Overthrowing Saddam Hussein was "the right decision", US President George W Bush said in a speech to mark the fifth anniversary of the invasion of Iraq.
He said the world was a better place because the US had acted.
Mr Bush spoke as anti-war protests were held in several US cities amid mounting opposition to the war and its costs.
Democratic Party presidential candidate Barack Obama said the decision to invade was made on ideological grounds, instead of "reason and facts".
In his speech, Mr Bush dismissed what he called "exaggerated estimates" of the war's price tag.
"The costs are necessary when we consider the cost of a strategic victory for our enemies in Iraq," he said.
He said recent troop reinforcements had "opened the door to a major strategic victory in the broader war on terror".
Mr Bush argued that fighting Islamic militants in Iraq helped to prevent attacks on targets in the US.
"The terrorists who murder the innocent in the streets of Baghdad want to murder the innocent in the streets of American cities," he said.
"Defeating this enemy in Iraq will make it less likely we will face this enemy here at home."
He also made the case that by working with Sunni Arabs from so-called Awakening Councils to defeat al-Qaeda, the US was successfully driving a wedge between militants and the Arab mainstream.
"In Iraq," he said, "we are witnessing the first large-scale Arab uprising against Osama Bin Laden. And the significance of this development cannot be overstated."
He made no reference to the fruitless search for weapons of mass destruction in Iraq - a major justification for launching the war.
As the president spoke, 32 people were arrested protesting in front of the Internal Revenue Service building in Washington.
The protesters were trying to draw attention to taxpayers' money funding the war.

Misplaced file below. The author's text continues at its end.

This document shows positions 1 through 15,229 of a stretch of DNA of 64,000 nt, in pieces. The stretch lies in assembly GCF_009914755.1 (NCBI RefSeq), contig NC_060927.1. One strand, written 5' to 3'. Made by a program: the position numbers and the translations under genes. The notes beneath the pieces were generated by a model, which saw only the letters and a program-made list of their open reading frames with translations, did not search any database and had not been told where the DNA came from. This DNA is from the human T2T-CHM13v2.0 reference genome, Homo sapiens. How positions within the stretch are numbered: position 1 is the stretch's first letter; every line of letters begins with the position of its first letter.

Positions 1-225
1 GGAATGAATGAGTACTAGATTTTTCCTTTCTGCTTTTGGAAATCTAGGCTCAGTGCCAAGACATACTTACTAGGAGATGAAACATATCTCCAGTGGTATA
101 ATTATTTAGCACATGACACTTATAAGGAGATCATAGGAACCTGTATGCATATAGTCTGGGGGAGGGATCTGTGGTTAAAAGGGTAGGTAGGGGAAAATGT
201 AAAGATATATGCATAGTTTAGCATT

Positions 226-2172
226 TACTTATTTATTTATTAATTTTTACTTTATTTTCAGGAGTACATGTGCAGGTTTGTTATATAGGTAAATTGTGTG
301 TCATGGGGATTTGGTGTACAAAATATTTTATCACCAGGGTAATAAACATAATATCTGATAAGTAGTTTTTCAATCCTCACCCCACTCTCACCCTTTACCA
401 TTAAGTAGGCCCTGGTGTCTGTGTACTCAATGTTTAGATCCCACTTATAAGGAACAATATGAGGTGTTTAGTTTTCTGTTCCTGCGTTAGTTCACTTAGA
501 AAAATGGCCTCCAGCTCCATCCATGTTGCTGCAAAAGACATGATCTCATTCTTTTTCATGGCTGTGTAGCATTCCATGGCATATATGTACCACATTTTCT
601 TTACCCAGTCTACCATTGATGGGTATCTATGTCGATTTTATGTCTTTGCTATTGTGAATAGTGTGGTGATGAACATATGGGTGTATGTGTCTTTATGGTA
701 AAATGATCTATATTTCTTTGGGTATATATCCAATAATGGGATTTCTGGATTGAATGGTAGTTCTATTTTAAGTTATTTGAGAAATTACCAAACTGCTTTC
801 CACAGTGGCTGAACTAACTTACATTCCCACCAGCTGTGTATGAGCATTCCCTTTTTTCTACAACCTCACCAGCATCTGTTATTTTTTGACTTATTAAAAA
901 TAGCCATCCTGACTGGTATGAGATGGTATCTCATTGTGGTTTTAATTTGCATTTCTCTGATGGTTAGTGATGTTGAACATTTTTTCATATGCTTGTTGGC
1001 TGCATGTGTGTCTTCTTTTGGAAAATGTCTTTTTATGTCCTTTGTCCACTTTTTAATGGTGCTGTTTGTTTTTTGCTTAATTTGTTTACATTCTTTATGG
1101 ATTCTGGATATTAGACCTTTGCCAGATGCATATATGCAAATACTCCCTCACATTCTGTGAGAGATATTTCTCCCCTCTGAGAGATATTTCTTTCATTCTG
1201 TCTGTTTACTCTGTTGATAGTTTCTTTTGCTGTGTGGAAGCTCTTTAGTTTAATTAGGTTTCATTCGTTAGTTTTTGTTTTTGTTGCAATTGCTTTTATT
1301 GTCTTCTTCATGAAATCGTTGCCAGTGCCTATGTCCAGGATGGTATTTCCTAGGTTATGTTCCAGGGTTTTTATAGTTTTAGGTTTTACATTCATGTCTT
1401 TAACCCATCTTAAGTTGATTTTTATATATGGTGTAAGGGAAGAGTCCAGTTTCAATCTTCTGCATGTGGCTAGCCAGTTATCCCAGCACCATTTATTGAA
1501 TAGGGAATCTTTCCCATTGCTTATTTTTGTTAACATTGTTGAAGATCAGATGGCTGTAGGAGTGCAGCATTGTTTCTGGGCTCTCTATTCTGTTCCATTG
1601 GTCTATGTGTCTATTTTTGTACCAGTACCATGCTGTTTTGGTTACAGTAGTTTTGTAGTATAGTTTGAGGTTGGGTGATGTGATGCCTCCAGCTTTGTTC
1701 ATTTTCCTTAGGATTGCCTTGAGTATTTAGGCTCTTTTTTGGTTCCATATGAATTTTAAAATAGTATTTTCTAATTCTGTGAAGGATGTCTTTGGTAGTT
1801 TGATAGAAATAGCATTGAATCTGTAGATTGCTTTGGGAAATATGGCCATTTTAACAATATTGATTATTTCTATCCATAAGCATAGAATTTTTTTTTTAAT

"We wanted to put our bodies between the money and what that money goes to fund - the war, the occupation, the bombs," said Frida Berrigan from the War Resisters League.
Anti-war protests have also been planned for other American cities including New York, Miami, Chicago, Los Angeles and San Francisco.
Estimates of what the war has cost vary considerably. The non-partisan Congressional Budget Office estimates $600bn (£300bn) has been spent on the war so far, including this year's appropriations.
Nobel-prize winning economist Joseph Stiglitz calculates that the war will cost $3 trillion (£1.5 trillion) once health care for veterans and future economic losses are considered.
On the presidential election campaign trail, Democratic Party front-runner Barack Obama criticised the Bush administration's motives for launching the war.
"There was a president for whom ideology over-rode pragmatism and there were too many politicians in Washington who spent too little time reading the intelligence reports and too much time reading public opinion," he said in a speech in North Carolina.
Both he and his rival for the Democratic nomination, Hillary Clinton, have pledged to end the war.
Senator Obama voted against the invasion in 2002
On a campaign stop in Detroit, Michigan, Mrs Clinton repeated her promise to start withdrawing US troops from Iraq within 60 days of being elected president, saying it was time for Iraqis to take responsibility for their future.
"We have given them the precious gift of freedom and it is up to them to decide whether or not they will use it. We cannot win their civil war. There is no military solution."
Only the expected Republican Party nominee, John McCain, has continued to support the Bush administration policy in Iraq.
Meanwhile in Iraq, a female suicide bomber killed six people at a bus station in Balad Ruz in Diyala province, according to Iraqi police.
And near the northern city of Kirkuk, US troops shot dead three Iraqi policemen by mistake, an incident officials described as "a tragic accident, which was sincerely regretted".